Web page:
Do Aphids Jump?

Do Aphids Jump

Aphids live on the plants in your garden, particularly leaves and stems. They are able to travel from one plant to another throughout your garden and they need to escape predators. So, how do they do that? Perhaps they can fly, or maybe, aphids can jump?

No, aphids do not jump. All species of aphid will crawl, some are able to perform small hops and there are ever some species that are able to fly.

Can Aphids Jump?

If we’re looking at if aphids jump to move around plants, we need to look at if they are physically able to jump in the first place. Aphids are able to crawl to move around different areas of plants. Certain species are also able to do a small kind of hop.

However, aphids do not jump, and they do not use this method of travel to move from one plant to another.

Can Aphids Fly?

Aphids do not jump from one plant to another, so they must be able to move around the garden in some way. That is because certain aphids can fly.

As aphids are insects, they have distinct stages in their life cycles. Throughout most of their life stages, and therefore lives, they cannot fly. However, certain species can develop wings for a small part of their life cycle.

The most common species of aphids that can fly are greenfly. Individuals will fly to different plants to get more food resources and to find a new habitat for the next generations.

The surrounding environment is a big factor that can determine whether or not aphids develop wings. If there is a large colony of aphids on a singular plant, then females will adapt and produce offspring which are able to sprout wings.

After the offspring has hatched, the new aphids will fly away to different plants in the garden so that they can colonise the area for new aphids.

How do Aphids Escape Predators?

If aphids cannot jump away from predators and not all individuals can fly, then what method do they use to protect themselves?

It is actually quite a simple method. Aphids can cling to plant surfaces, but, if faced with a predator they are able to let themselves drop to the ground and it gives them time to crawl away. They may find a place to hide or a new plant to inhabit.

Of course, if they have wings then they may simply fly away or just crawl away on the plant. But they are not able to jump out of the way of oncoming predators.

What are the Jumping Insects on my Plants?

There are some species of insects that can jump and some of them look very similar to aphids. Since we’ve discovered that aphids are not able to jump, let’s have a look at the possible insects that you may be seeing on your plants.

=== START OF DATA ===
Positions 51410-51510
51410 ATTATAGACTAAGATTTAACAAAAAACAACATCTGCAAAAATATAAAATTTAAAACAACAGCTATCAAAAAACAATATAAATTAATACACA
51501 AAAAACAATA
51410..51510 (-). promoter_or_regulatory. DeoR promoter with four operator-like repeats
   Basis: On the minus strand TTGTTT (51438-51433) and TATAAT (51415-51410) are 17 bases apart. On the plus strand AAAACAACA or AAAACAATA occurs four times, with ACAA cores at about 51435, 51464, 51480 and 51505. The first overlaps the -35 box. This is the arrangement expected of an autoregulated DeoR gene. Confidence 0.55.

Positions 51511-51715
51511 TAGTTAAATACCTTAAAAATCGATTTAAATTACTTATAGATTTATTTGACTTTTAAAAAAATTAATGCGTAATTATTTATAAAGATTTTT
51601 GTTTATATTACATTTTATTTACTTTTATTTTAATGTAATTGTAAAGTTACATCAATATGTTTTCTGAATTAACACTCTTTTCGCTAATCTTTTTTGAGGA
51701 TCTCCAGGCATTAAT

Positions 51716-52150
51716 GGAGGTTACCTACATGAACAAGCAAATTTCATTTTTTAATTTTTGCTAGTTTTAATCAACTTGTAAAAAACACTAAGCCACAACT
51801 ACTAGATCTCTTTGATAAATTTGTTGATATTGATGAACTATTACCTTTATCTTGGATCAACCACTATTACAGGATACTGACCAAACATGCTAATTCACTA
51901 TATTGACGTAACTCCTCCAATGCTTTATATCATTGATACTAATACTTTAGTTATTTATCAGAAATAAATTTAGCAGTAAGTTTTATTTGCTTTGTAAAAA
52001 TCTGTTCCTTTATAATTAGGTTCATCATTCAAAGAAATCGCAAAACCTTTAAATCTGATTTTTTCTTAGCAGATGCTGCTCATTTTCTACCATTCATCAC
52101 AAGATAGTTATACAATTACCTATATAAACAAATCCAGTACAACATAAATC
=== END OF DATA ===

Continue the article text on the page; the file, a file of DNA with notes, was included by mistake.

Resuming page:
Springtails

Springtails are not actually insects, they are arthropods. But you can see these arthropods on your plants, and they are only as big as the smallest aphid.

Springtails can jump, or at least propel themselves using their springy rear limbs, hence their name. The species of springtail that looks most close to an aphid species is a creamy white colour and they are usually mistaken for cotton aphids.

You will not be able to remove these pests using pesticides, but they will eat your plants so you should get rid of them. The best way to do this is by removing them by hand and putting them onto dry soil so that they cannot survive.

Whiteflies

Whiteflies feed on the underside of plant leaves and, as you may expect, they are identifiable by their white wings.

This species is closely related to aphids and they are very similar in size. But, surprisingly, they do not fly. However, they can jump so they may be the insects you have been mistaking for aphids.

Whiteflies can be controlled in the same way as aphids and removed by the same methods. The types of whiteflies you are most likely to be seeing are Greenhouse whiteflies.

Whtefly Not Aphids

Both whiteflies and springtails are garden pests so they should be controlled to make sure that your plants do not suffer damage. Like aphids, both of these species eat plant sap, but they also eat the leaves and can cause problems quicker than aphids.

Summary

To summarise, aphids are unable to jump.

Some aphids will breed young with wings so that they can fly to different plants to colonise them for future aphids. In order to escape predators, aphids can drop to the ground and crawl away.

If you have tiny jumping insects on your plants, these are not aphids. They are most likely springtails or whiteflies. These are both pests and should be removed from your plants as quickly as possible.

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